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Quality Accounts

Volume 505: debated on Friday 5 February 2010

I have today placed in the Library the Government’s response to the recent consultation on detailed proposals for Quality Accounts. Copies are available to hon. Members from the Vote Office and the response can also be seen at:

“High Quality Care for All”, published in June 2008, was the final report of the national health service next stage review, a year-long process led by the Department and the NHS which involved over 60,000 NHS staff, patients, stakeholders and members of the public.

“High Quality Care for All” committed the Department and the NHS to developing a quality framework to support local clinical teams and NHS organisations to improve the quality of care locally, a key part of which was publishing quality information—in Quality Accounts.

Quality Accounts are annual reports to the public from providers of NHS healthcare services about the quality of services they provide. The public, patients and others with an interest would look to a Quality Account to understand what an organisation is doing well; where improvements in service quality are required; what priorities for improvement are for the coming year; and how involved users of services, staff, and others with an interest in the organisation are in determining these priorities for improvement.

Quality Accounts will improve public accountability and engage the leaders of an organisation in their quality improvement agenda. Public accountability comes from the presentation of honest, rounded and meaningful information regarding quality of services into the public domain. The leaders of an organisation will be engaged in the quality improvement agenda both in order to achieve public accountability but also as a result of it.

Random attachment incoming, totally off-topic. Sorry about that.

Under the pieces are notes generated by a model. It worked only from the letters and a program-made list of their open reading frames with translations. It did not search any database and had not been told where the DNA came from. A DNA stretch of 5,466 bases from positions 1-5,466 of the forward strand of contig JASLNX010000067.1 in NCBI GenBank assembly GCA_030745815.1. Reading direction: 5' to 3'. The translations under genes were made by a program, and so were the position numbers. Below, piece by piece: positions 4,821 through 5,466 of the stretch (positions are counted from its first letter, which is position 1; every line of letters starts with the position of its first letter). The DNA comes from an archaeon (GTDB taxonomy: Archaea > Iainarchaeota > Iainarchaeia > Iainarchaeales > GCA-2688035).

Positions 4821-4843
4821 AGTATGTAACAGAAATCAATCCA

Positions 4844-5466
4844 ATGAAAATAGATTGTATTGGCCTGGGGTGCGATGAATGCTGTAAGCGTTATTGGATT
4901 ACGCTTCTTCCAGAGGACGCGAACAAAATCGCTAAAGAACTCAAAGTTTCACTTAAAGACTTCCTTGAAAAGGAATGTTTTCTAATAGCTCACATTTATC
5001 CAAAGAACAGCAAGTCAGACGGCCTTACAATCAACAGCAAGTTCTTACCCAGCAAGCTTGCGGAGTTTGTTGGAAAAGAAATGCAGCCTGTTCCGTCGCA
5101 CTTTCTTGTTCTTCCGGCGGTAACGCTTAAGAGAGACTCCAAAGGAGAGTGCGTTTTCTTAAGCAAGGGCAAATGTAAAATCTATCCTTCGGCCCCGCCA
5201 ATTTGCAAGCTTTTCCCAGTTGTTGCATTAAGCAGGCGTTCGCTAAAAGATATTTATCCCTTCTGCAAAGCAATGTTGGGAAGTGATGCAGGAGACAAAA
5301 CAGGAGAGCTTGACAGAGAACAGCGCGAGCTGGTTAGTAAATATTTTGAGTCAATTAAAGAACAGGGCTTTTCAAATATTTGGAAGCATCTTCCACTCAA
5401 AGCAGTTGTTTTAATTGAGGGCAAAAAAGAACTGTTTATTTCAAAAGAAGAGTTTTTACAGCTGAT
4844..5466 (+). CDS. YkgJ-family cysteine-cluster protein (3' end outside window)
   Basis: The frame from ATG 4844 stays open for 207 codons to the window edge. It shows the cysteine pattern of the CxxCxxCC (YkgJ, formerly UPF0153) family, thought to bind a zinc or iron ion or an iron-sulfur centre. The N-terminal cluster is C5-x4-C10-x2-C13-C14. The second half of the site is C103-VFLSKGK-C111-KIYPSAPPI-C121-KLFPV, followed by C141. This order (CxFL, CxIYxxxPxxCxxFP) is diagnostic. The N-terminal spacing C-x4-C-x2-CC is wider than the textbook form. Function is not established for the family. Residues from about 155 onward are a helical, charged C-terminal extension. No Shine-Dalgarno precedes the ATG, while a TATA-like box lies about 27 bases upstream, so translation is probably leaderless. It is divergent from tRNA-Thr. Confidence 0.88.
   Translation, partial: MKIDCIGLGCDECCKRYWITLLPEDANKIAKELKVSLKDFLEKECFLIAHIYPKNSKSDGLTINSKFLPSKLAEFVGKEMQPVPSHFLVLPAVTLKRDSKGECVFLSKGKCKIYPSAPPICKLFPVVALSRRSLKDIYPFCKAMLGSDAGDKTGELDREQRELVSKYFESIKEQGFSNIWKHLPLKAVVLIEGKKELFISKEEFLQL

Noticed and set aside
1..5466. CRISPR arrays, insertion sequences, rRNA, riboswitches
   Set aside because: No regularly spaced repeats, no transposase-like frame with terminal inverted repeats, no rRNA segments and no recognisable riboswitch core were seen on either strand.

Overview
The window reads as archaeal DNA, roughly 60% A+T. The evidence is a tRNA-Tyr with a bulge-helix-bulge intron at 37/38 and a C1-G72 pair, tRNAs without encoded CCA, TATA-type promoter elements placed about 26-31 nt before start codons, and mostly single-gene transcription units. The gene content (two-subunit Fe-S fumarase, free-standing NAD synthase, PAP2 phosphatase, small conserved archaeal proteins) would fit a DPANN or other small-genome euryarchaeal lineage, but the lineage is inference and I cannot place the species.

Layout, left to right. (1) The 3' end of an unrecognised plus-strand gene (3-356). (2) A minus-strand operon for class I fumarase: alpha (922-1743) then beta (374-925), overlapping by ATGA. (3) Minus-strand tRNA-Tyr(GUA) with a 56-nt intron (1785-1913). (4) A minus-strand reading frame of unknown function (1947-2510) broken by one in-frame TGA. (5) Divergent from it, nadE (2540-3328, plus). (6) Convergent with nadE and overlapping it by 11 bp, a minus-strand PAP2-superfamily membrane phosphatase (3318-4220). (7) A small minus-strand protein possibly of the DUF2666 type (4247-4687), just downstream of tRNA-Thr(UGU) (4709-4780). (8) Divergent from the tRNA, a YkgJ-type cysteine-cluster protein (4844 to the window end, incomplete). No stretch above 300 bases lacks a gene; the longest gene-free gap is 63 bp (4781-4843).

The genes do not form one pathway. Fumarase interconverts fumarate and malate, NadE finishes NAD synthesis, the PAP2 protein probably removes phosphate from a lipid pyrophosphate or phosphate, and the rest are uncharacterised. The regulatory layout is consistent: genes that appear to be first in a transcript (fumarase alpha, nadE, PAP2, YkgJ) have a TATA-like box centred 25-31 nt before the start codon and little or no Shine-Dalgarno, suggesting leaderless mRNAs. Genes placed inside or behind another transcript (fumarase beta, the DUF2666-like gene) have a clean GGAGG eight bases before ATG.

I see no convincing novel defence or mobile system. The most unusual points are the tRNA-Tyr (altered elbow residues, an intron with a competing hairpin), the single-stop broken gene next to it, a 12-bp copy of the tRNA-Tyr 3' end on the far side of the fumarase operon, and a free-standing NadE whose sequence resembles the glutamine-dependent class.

Quality Accounts are therefore a key component of the overall framework. The purpose and proposed content of a Quality Account, and the processes that should be in place to produce one, have been shaped by a comprehensive stakeholder engagement process and the successful introduction of quality reporting for 2008-09 by NHS foundation trusts and by NHS trusts in the east of England. Work on this has been led by the Department, in partnership with Monitor, the Care Quality Commission and NHS East of England.

The primary legislation for Quality Accounts in the Health Act 2009 set out the broad principle that all NHS providers should produce an annual account of the quality of their healthcare services. Because we are committed to developing our approach to Quality Accounts in partnership with the NHS, and also with patients, their carers, the wider public as well as professional and academic stakeholders, the Health Act left detailed implementation to be achieved by way of secondary legislation.

Following the collaborative design work, we set out our proposals for Quality Accounts in a consultation document, “The Framework for Quality Accounts: a consultation on the proposals”, the public consultation on which ran from 17 September 2009 to 10 December 2009.

Around 170 individuals and organisations responded to the consultation, and proposals attracted wide support. In response to detailed representations, we modified and clarified our original proposals. In summary:

we made the regulations less prescriptive about the number of priorities for quality improvement that a provider should set by removing the maximum and leaving that to local discretion;

we simplified the statement on participation in clinical audit;

we made clear in our guidance that providers should explain how participation in clinical audit and research improves patient care;